The House Intelligence Committee voted to release The Nunes memo last week, which sent Washington into yet another heated debate. The Nunes memo is a government document which alleges that the Federal Bureau of Investigation (FBI) used politically charged information to justify surveilling Trump aid Carter Page for the ongoing Mueller 2016 Russia probe.
The memo, drafted under the name of Devin Nunes- the lead Republican Representative on the House Intelligence Committee- essentially states that the FBI failed to disclose to the FISA Court (which approves or denies search warrants) that part of their evidence was used from the Steele dossier, which was funded, in part, by the Clinton Campaign for opposition research. The Steele dossier alleges that President Trump colluded with the Russian government during the 2016 Presidential Campaign.
President Trump vigorously supported the release of the Nunes document, tweeting that the memo “totally vindicates [him]…This [referring to the Russian investigation] is an American disgrace!” Trump and some Republicans believe that the Nunes memo is a clear example of how the FBI and the Department of Justice have a bias against the President and his agenda.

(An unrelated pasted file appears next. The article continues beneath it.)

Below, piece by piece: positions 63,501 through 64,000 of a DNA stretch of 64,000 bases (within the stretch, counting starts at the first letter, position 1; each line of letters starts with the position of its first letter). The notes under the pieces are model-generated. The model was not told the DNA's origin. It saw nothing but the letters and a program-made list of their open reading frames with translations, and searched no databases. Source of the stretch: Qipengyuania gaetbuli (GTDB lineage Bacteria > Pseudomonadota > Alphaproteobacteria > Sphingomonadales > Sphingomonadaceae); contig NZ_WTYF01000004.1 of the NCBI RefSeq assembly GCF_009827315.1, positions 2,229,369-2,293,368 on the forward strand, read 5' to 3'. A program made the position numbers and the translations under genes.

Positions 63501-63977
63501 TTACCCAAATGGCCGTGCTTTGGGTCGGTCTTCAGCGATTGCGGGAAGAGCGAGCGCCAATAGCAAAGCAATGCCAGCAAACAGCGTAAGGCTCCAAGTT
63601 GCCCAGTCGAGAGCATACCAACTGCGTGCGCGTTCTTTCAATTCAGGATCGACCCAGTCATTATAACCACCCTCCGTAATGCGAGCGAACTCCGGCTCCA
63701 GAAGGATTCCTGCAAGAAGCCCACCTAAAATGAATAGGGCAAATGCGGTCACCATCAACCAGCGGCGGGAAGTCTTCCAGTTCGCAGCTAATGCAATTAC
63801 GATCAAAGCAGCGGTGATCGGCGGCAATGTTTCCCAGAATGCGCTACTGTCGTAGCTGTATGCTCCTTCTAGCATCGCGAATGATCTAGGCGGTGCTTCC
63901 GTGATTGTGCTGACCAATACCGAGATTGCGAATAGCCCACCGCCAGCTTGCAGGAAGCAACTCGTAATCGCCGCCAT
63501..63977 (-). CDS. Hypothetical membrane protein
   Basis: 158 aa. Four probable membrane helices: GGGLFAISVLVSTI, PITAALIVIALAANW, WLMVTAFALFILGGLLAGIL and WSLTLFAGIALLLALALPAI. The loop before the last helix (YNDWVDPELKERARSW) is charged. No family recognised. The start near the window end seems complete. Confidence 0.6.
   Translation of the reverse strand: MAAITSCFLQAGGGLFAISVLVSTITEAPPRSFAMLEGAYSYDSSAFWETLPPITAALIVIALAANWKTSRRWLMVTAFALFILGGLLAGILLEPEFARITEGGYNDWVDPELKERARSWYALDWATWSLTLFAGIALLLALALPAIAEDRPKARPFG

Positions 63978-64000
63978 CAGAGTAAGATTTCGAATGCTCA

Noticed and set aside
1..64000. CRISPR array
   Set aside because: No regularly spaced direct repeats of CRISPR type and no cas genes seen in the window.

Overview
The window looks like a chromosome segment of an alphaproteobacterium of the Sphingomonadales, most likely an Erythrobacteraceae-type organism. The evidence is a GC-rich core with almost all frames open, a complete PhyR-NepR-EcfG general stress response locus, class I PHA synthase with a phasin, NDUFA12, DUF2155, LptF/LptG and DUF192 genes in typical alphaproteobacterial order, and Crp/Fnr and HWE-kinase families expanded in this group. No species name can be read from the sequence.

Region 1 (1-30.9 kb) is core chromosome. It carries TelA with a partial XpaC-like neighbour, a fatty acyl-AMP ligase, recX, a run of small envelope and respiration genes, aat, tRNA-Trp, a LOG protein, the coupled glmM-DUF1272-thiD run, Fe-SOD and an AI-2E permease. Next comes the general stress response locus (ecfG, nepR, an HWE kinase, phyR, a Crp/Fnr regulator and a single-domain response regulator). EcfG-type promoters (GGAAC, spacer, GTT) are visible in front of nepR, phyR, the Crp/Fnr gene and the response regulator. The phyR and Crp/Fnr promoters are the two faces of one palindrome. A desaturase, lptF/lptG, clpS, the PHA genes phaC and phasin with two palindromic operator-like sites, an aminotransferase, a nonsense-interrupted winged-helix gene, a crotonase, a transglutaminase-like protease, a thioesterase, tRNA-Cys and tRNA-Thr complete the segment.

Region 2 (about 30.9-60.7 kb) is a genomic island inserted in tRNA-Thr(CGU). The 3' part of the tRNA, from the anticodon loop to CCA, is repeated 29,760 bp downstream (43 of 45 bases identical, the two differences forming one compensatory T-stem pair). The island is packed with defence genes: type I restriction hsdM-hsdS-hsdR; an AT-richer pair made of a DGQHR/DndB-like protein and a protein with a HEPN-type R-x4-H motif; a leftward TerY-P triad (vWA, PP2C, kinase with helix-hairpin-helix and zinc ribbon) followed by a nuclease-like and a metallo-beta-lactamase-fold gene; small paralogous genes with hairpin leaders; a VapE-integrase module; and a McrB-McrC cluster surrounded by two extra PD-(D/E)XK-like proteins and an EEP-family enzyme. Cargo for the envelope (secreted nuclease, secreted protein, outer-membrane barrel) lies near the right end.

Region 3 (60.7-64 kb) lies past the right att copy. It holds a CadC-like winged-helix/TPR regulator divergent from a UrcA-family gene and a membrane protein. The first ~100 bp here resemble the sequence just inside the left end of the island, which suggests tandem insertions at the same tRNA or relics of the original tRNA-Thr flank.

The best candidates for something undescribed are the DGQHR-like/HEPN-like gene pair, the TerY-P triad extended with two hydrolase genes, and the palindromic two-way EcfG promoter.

Notably, the FBI confronted the controversy head on. Once it was apparent that President Trump would enable the declassification of the Nunes memo for public viewing, the bureau countered the GOP Memorandum, commenting that they had “grave concerns” over the release of the memo. Additionally, the FBI maintained that the Nunes report was “inaccurate.”
However, many politicians, both Democrat and Republican, have criticized the release of the memo as a political ploy meant to undermine the Trump-Russia investigation. Prominent Republicans such as John McCain and Trey Gowdy have downplayed the legitimacy of the document.
Senator McCain strongly stated, “The latest attacks against the FBI and Department of Justice serve no American interests… If we continue to undermine our own rule of law, we are doing Putin’s job for him.” The Senator also characterized the release of the Nunes memo as a “political sideshow.”
Democrats have been vocally critical of the Devin Nunes memorandum concerning the FBI, with leading Democrats such as the Senate Majority Leader Chuck Schumer and Nancy Pelosi commenting that the GOP document is an inaccurate depiction of the Russian investigation.
Pelosi declared that “President Trump has surrendered his constitutional responsibility as Commander-in-Chief by releasing highly classified and distorted intelligence.”
The Democrats have decided to counter the Nunes memo by releasing their own memo on the matter, which disputes some of the facts of the memorandum. The Democratic memo is apparently 10 pages long and it gives context and it refutes some of the points from the Nunes document.
To make the Democrat memo public, President Trump would have to sign off on it. If he fails to sign off on the document, the members of the House could still vote on it, using a rarely used rule. The debate over the Nunes memo will surely be a lively one for the foreseeable future.